Vulvovaginitis: Symptoms, Diagnosis and Treatment

Vulvovaginitis affects women of all ages; it is an inflammation in the vagina and vulva caused by a fungal bacterium or a parasitic infection.

No other concept in vaginal health is as important as the state of the vagina’s ecosystem and the hormonal changes of the menstrual cycle that influence it. The range of types of bacteria is immense, including species of Staphylococcus, Streptococcus, bacteria, Lactobacillus, and Candida (Candida albicans).

But what happens when there are too many lactobacilli?

Several species of lactobacilli ferment a lot of glycogen, glucose in lactic acid, carbon dioxide, alcohol, formic acid, acetic acid, and hydrogen peroxide. When lactobacilli grow too much, many acids reproduce, irritating the vulva and itching.


The most common symptom is itching, but the irritation of the vulva and dysuria are often present as well. Cyclic and recurrent symptoms usually occur during ovulation and get worse before menstruation. Once the onset of menstrual flow occurs, the blood increases the vaginal pH, and the symptoms start significantly.

Other symptoms associated with this condition are pain during intercourse, painful urination, and the characteristic odor.

Upon physical examination, the vulva may appear red and slightly swollen, with a small amount of white and lumpy discharge. The tissues of the vulva can become a little sensitive due to discomfort during the examination with the speculum. The cervix, vagina, and uterus are normal unless there is also some other type of co-infection.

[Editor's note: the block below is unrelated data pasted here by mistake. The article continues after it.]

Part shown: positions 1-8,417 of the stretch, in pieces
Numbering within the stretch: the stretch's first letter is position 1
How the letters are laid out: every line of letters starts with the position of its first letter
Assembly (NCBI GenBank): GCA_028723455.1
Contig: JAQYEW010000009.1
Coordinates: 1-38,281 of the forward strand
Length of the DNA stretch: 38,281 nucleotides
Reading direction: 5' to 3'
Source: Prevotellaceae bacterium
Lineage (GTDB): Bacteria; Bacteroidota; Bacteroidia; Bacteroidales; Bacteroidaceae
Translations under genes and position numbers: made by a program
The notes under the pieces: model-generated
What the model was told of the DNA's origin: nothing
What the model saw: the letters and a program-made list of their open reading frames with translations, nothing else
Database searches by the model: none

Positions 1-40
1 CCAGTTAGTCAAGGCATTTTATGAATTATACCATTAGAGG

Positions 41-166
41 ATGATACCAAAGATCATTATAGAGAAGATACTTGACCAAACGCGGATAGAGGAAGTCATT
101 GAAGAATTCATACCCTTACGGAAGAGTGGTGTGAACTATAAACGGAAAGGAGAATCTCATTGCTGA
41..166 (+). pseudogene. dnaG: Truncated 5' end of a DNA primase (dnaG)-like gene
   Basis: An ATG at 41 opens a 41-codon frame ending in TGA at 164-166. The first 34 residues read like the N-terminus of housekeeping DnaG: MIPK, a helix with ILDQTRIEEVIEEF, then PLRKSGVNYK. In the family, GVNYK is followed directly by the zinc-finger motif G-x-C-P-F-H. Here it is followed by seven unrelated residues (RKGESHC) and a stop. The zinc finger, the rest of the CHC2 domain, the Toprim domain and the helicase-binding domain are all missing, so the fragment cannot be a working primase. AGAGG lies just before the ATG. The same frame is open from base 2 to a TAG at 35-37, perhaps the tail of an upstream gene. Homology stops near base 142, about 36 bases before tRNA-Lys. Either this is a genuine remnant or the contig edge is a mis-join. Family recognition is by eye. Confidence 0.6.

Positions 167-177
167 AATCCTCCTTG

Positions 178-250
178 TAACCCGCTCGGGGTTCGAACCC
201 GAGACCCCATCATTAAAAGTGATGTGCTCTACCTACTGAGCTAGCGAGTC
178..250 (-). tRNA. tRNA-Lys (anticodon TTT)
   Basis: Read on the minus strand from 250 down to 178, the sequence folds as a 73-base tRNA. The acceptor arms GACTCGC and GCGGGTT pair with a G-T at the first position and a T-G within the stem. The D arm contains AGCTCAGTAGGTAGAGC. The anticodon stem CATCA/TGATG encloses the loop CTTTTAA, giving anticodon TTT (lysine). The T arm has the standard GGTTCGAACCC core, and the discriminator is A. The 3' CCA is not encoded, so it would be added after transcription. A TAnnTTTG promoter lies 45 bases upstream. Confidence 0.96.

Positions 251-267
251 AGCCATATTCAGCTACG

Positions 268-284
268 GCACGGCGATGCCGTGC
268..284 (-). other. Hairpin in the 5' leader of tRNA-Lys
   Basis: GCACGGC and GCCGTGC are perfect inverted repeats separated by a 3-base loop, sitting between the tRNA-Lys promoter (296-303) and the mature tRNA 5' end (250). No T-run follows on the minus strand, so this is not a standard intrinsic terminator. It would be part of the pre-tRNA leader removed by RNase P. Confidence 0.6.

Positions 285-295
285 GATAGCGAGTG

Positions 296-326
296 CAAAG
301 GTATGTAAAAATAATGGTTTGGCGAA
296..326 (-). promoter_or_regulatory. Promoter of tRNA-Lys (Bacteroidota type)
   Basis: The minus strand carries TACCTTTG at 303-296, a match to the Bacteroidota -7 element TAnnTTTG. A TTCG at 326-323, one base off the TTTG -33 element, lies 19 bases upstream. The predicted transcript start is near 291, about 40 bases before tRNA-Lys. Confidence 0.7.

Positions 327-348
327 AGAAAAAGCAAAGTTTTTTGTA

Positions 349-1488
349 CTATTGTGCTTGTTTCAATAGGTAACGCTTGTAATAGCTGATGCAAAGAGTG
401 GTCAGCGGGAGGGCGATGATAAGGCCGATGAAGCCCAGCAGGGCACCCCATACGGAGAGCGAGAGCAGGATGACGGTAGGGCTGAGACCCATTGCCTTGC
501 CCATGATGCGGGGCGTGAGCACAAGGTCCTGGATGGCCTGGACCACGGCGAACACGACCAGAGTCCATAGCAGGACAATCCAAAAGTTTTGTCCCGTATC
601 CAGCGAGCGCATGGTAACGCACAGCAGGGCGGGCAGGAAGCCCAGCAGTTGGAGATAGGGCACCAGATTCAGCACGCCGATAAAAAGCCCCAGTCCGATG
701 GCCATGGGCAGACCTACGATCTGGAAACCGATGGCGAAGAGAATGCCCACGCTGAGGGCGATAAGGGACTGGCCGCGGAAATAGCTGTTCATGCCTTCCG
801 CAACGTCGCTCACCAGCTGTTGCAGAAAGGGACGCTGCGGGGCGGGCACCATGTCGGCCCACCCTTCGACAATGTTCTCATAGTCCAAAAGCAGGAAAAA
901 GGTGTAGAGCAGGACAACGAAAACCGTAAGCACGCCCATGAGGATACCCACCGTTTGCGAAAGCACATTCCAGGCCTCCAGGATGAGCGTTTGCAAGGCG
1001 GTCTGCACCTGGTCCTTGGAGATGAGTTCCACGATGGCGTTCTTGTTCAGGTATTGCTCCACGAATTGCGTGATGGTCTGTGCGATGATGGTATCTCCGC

The key is in the microscopic examination. Repeat microscopic studies revealing the same findings are confirmation of Vulvovaginitis. Each episode of vaginitis symptoms may be due to a different cause.


Treatment for Vulvovaginitis

The goal of therapy is to reduce excessive lactobacilli growth and provide relief of symptoms. The use of antifungal agents, both conventional and alternative, must be interrupted since these agents can contribute to the recurrence of the disease. The use of lactobacilli in yogurt, supplements, and suppositories should be discontinued. It may also be advisable to suspend the service of tampons since the menstrual flow acts very similar to an alkalizing agent, raising the vaginal pH and generating the proliferation of lactobacilli.

Seat baths with baking soda offer relief by removing irritating acid secretions from contact with vulvar tissues; It is also effective as a local calming effect for the tissue where itching occurs. Consider douching with baking soda by mixing 1-2 tablespoons in one liter of hot water in the bathtub or the toilet once or twice a week in the symptomatic phases.

Other recommendations may be prudent:

  • Reduce sugar in the diet.
  • Avoid soap in the genital area. Instead, wash with running water.
  • Wear all-cotton underwear, wash with mild soap and hot water, and thoroughly rinse.
  • Avoid sexual intercourse during symptoms. Oral sex should also be avoided during symptomatic periods because the bacteria in the partner’s mouth can irritate the vulva.<